As a proven example, we can look at the unit that my students are currently learning about - solving systems of linear equations (SOLE) using the elimination and substitution method. To give you a peek into my classroom structure, we do a warm-up to get our minds into the proper frame for the day, go through the lesson, and get into about 3 problems. Yes, ladies and gentlemen, three whole problems from start to finish. That may earn a "what in the world is he doing during the 51 minutes of class" type of reaction, but consider the learning that needs to take place. In order for students to comprehend this brand new concept, they need a five-step process memorized and demonstrated slowly a number of times. With that being said, there are a number of variations of those problems that the students will see. Three is never enough. Never. Ever. But we must keep calm and teach on. District benchmarks are coming. CST exams are coming. Just keep going.
Unfortunately, to compensate for the fact that the students just don't have enough time to practice this new concept during class, they have something that we like to call "homework" that the progressive education minds tend to oppose. I'm ok with their opinion, and will certainly listen to a rebuttal, but my students need time to practice what was learned. Without the freedom to teach at a pace that my students would actually benefit from, homework is the only way that they can get any sort of routine memorized for the 5 steps used during the substitution or elimination methods for SOLE (or most of the California Algebra 1 standards, for that matter).
One of the major arguments against homework is that you send the student home without the expert. The teacher is no longer in the student's environment to assist with the problems, thereby compounding and creating a phobia of the standard. Introduce a little thing called technology and that issue is resolved immediately. Recently, I gave the students a homework assignment (oops, sorry). They struggled. Here's how we helped each other:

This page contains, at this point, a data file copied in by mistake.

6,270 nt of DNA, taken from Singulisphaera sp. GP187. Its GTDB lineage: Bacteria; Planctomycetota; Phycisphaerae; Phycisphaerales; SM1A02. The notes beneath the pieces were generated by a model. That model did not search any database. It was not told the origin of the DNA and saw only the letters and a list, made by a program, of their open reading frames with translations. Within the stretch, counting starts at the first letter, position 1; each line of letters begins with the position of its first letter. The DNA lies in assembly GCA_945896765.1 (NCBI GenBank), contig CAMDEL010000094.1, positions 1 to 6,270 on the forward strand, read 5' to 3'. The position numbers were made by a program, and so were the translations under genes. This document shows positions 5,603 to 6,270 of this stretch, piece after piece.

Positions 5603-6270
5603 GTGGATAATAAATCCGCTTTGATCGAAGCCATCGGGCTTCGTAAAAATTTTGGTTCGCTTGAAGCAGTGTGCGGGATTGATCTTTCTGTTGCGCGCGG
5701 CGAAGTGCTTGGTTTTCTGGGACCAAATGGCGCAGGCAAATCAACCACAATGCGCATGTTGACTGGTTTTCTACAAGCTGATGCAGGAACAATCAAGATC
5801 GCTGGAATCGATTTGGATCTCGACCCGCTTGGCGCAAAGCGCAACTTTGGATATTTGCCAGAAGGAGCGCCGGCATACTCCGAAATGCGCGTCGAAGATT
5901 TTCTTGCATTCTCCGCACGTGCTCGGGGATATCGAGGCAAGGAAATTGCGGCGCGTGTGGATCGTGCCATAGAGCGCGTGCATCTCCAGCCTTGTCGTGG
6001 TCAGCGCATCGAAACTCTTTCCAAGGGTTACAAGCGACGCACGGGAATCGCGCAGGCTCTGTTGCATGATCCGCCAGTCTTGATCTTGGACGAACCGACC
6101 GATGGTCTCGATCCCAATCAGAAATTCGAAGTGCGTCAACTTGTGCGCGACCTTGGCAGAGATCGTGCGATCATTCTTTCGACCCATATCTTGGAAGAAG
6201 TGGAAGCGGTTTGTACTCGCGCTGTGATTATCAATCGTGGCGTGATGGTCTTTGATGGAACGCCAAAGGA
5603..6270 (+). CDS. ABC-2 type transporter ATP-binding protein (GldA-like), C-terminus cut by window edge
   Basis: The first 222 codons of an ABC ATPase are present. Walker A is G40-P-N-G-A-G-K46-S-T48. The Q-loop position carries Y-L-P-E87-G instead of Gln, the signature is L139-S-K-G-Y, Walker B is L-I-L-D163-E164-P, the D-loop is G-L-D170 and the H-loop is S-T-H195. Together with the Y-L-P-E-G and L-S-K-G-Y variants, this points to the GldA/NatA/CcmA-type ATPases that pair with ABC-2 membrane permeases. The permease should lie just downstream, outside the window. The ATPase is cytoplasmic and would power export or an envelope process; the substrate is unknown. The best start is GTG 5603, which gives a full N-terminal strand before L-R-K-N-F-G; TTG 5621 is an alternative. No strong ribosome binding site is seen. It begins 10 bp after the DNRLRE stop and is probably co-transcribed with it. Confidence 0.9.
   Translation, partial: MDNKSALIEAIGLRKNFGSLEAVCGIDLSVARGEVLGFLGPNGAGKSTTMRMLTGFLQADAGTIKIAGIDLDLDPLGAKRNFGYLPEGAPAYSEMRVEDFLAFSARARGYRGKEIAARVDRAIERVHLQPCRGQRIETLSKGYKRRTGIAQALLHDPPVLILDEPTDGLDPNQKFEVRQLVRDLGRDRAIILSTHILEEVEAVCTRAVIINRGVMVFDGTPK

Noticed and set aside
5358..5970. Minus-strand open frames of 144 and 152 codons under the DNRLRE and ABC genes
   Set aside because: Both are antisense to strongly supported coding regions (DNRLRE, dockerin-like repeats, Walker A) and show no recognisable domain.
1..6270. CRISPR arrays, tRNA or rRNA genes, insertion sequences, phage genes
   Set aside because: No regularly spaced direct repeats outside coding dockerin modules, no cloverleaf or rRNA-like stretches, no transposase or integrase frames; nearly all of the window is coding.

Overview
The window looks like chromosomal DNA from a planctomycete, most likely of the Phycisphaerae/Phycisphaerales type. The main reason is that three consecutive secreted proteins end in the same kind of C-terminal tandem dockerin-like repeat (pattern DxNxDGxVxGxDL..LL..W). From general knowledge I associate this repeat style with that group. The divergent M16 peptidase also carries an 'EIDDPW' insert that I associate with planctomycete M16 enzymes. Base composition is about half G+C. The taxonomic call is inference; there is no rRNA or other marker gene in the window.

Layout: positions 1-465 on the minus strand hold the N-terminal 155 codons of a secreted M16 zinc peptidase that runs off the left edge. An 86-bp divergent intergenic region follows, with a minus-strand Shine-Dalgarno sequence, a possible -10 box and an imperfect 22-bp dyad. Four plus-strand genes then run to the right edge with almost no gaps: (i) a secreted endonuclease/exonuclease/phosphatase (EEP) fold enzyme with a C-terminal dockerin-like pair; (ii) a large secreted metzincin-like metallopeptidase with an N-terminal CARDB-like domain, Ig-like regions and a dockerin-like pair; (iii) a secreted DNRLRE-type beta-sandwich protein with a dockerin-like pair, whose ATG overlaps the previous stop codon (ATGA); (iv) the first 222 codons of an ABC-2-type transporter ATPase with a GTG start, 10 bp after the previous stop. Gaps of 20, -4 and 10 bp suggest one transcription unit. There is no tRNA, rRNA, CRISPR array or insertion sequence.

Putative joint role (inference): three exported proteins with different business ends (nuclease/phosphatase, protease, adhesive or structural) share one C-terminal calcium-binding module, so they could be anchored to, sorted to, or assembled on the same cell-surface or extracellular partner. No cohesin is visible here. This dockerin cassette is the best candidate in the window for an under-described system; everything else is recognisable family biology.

A student was absent, asked the class what she missed, and another student helped her out... how thoughtful. It's all about making students accountable for each other's success.
This student decided to help the class by doing a screencast. Wouldn't it be nice if your students were teaching your students?
This student made a simple mistake that she realized as soon as she read the response.
This allows me to ask the next question - is this really homework in the traditional sense if I'm still available?
The students know that they can do a number of things to ask for help:
Google Voice me
Get onto Edmodo and ask me there
Go to my website for flip videos or further support
When it comes down to it, it is about removing the opportunities for objections. Homework has been dubbed a teaching faux pas because of its very nature to send the students off into a disconnected realm while they mull their responses and curse their instructors. With a connected classroom, there is no objection possible - I am as available as you want me to be. If, for some reason I am not available, your classmates are.
I'm certainly not trying to sway the naysayers of homework distribution to my side of the spectrum, nor am I attempting to influence the assigning of more homework for the sake of more homework. However, there is a place for extra practice, as long as there is support that is available. As long as I am able to support my students outside of the classroom at the drop of a hat, I will assign homework to allow them the time to practice what they have learned. Indeed, I will keep calm and teach on.